- Hybrid: a blend of direct and indirect
A hybrid distribution channel combines elements of both direct and indirect channels. This means that a company may use a combination of selling directly to consumers while also using intermediaries. For example, a company might have its own online store (direct) but also sell through retail partners (indirect).
Distribution strategies involving this approach offers businesses the flexibility to diversify their distribution strategy based on factors such as product type, target market, geographic reach, and customer preferences. A hybrid distribution channel can help companies in the management of achieving a balance between maintaining control over their brand and customer relationships (through direct sales) and leveraging the expertise and reach of intermediaries (through indirect sales).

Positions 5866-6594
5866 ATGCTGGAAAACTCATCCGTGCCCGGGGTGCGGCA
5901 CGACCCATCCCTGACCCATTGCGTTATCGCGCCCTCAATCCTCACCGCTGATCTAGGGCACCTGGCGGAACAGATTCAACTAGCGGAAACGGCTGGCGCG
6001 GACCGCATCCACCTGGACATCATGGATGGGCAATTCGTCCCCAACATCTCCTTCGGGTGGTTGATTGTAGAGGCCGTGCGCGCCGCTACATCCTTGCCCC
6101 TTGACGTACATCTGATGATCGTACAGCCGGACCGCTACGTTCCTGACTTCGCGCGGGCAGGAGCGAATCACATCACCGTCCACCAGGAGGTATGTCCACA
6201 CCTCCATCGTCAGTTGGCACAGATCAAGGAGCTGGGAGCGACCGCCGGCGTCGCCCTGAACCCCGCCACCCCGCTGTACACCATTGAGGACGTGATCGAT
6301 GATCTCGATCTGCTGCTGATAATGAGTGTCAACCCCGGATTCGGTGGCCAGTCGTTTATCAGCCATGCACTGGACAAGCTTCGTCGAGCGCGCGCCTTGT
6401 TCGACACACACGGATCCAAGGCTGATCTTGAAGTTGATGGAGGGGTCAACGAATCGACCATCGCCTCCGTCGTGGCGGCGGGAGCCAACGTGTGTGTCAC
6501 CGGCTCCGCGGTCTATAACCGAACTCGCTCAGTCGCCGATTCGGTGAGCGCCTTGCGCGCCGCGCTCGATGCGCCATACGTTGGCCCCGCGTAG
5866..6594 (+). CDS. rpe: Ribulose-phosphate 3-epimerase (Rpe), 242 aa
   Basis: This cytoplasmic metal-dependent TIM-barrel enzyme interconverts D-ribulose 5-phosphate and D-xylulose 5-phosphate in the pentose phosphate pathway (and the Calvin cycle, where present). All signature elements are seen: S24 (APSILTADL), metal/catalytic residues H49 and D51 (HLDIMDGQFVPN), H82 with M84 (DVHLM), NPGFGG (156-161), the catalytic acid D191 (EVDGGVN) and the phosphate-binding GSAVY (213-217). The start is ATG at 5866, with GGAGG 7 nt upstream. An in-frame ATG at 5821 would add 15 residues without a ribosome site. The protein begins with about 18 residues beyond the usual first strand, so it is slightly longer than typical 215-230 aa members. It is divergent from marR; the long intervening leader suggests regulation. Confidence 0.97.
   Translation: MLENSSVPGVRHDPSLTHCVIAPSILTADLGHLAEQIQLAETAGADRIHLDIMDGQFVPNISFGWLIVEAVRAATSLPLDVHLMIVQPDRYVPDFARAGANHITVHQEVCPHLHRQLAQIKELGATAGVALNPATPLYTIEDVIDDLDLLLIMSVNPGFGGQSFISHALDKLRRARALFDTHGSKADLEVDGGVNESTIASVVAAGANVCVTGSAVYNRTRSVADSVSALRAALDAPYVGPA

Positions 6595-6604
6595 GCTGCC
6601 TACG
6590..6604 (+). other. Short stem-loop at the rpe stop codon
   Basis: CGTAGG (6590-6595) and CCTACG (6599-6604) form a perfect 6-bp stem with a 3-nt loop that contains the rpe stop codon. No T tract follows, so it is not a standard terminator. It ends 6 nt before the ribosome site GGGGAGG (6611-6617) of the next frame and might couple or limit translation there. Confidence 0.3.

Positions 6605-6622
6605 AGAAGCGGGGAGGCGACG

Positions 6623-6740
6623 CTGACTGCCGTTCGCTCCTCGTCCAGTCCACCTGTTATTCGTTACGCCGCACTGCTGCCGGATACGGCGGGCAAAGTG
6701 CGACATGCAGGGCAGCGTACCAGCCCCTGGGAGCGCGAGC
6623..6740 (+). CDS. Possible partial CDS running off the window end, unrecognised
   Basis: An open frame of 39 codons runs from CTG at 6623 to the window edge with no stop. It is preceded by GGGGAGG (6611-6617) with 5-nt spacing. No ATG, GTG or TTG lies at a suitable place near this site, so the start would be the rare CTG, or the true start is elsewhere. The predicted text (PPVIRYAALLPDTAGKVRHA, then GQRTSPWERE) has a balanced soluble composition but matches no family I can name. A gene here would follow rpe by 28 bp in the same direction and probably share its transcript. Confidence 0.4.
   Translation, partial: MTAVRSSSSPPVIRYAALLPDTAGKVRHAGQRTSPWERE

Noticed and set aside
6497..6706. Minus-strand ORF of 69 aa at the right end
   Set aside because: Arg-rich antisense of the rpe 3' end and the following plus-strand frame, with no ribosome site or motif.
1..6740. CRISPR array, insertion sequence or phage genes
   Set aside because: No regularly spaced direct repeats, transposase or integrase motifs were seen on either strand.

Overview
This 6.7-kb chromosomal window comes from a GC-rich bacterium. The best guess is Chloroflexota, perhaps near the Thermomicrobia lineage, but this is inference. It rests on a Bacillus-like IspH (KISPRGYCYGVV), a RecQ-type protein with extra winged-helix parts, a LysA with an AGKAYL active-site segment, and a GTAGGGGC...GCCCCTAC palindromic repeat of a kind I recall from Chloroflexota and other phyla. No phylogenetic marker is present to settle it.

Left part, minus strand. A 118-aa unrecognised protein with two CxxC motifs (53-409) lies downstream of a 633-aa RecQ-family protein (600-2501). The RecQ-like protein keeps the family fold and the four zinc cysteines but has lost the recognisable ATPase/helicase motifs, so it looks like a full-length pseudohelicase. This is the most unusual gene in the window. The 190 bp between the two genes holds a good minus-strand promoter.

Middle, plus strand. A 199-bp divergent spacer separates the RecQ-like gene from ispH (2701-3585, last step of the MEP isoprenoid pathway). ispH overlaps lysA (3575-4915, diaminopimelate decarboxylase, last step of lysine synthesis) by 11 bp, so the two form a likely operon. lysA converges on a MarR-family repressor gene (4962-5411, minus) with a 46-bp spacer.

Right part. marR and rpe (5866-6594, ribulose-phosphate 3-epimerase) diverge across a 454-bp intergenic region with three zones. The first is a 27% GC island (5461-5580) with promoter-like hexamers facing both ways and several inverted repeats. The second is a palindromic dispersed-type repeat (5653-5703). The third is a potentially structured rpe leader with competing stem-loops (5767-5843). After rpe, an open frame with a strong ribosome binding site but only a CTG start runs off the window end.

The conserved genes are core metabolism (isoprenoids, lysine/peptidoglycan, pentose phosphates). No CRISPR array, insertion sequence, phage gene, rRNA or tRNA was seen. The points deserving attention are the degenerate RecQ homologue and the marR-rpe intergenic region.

What are the three levels of distribution intensity?
The three levels of distribution intensity refer to the degree of market coverage and availability of a product through different channels of distribution. These levels determine how widely and extensively a product is distributed to reach consumers. The three levels of distribution intensity are as follows:
- Intensive distribution
Intensive distribution involves making a product available in as many outlets as possible. This strategy aims to achieve maximum market coverage and accessibility.
It is commonly used for everyday consumer goods, such as snacks, soft drinks, and newspapers. Manufacturers use intensive distribution when their goal is to make the product available to a large number of consumers in a convenient manner.
- Selective distribution